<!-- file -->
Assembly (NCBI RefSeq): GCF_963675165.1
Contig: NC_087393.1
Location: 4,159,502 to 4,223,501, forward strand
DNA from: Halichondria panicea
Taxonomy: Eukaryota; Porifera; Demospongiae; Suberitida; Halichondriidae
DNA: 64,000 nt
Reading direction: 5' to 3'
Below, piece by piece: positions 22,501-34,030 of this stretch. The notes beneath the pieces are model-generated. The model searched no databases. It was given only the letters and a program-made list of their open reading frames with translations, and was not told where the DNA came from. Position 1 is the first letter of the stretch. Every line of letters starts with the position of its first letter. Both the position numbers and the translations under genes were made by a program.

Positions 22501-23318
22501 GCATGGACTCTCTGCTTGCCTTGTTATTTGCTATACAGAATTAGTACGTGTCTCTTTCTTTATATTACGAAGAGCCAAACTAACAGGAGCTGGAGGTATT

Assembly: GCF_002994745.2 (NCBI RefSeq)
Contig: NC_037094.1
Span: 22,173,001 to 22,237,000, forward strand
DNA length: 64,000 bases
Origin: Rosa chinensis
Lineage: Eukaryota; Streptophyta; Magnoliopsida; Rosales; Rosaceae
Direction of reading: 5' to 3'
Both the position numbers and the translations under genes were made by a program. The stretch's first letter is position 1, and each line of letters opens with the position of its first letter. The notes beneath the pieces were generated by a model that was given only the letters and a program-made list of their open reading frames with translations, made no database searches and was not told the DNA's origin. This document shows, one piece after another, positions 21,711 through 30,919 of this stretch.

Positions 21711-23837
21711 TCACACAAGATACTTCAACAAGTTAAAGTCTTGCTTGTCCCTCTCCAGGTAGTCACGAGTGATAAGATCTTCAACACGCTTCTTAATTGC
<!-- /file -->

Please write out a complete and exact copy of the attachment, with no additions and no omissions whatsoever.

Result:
Assembly (NCBI RefSeq): GCF_963675165.1
Contig: NC_087393.1
Location: 4,159,502 to 4,223,501, forward strand
DNA from: Halichondria panicea
Taxonomy: Eukaryota; Porifera; Demospongiae; Suberitida; Halichondriidae
DNA: 64,000 nt
Reading direction: 5' to 3'
Below, piece by piece: positions 22,501-34,030 of this stretch. The notes beneath the pieces are model-generated. The model searched no databases. It was given only the letters and a program-made list of their open reading frames with translations, and was not told where the DNA came from. Position 1 is the first letter of the stretch. Every line of letters starts with the position of its first letter. Both the position numbers and the translations under genes were made by a program.

Positions 22501-23318
22501 GCATGGACTCTCTGCTTGCCTTGTTATTTGCTATACAGAATTAGTACGTGTCTCTTTCTTTATATTACGAAGAGCCAAACTAACAGGAGCTGGAGGTATT

Assembly: GCF_002994745.2 (NCBI RefSeq)
Contig: NC_037094.1
Span: 22,173,001 to 22,237,000, forward strand
DNA length: 64,000 bases
Origin: Rosa chinensis
Lineage: Eukaryota; Streptophyta; Magnoliopsida; Rosales; Rosaceae
Direction of reading: 5' to 3'
Both the position numbers and the translations under genes were made by a program. The stretch's first letter is position 1, and each line of letters opens with the position of its first letter. The notes beneath the pieces were generated by a model that was given only the letters and a program-made list of their open reading frames with translations, made no database searches and was not told the DNA's origin. This document shows, one piece after another, positions 21,711 through 30,919 of this stretch.

Positions 21711-23837
21711 TCACACAAGATACTTCAACAAGTTAAAGTCTTGCTTGTCCCTCTCCAGGTAGTCACGAGTGATAAGATCTTCAACACGCTTCTTAATTGC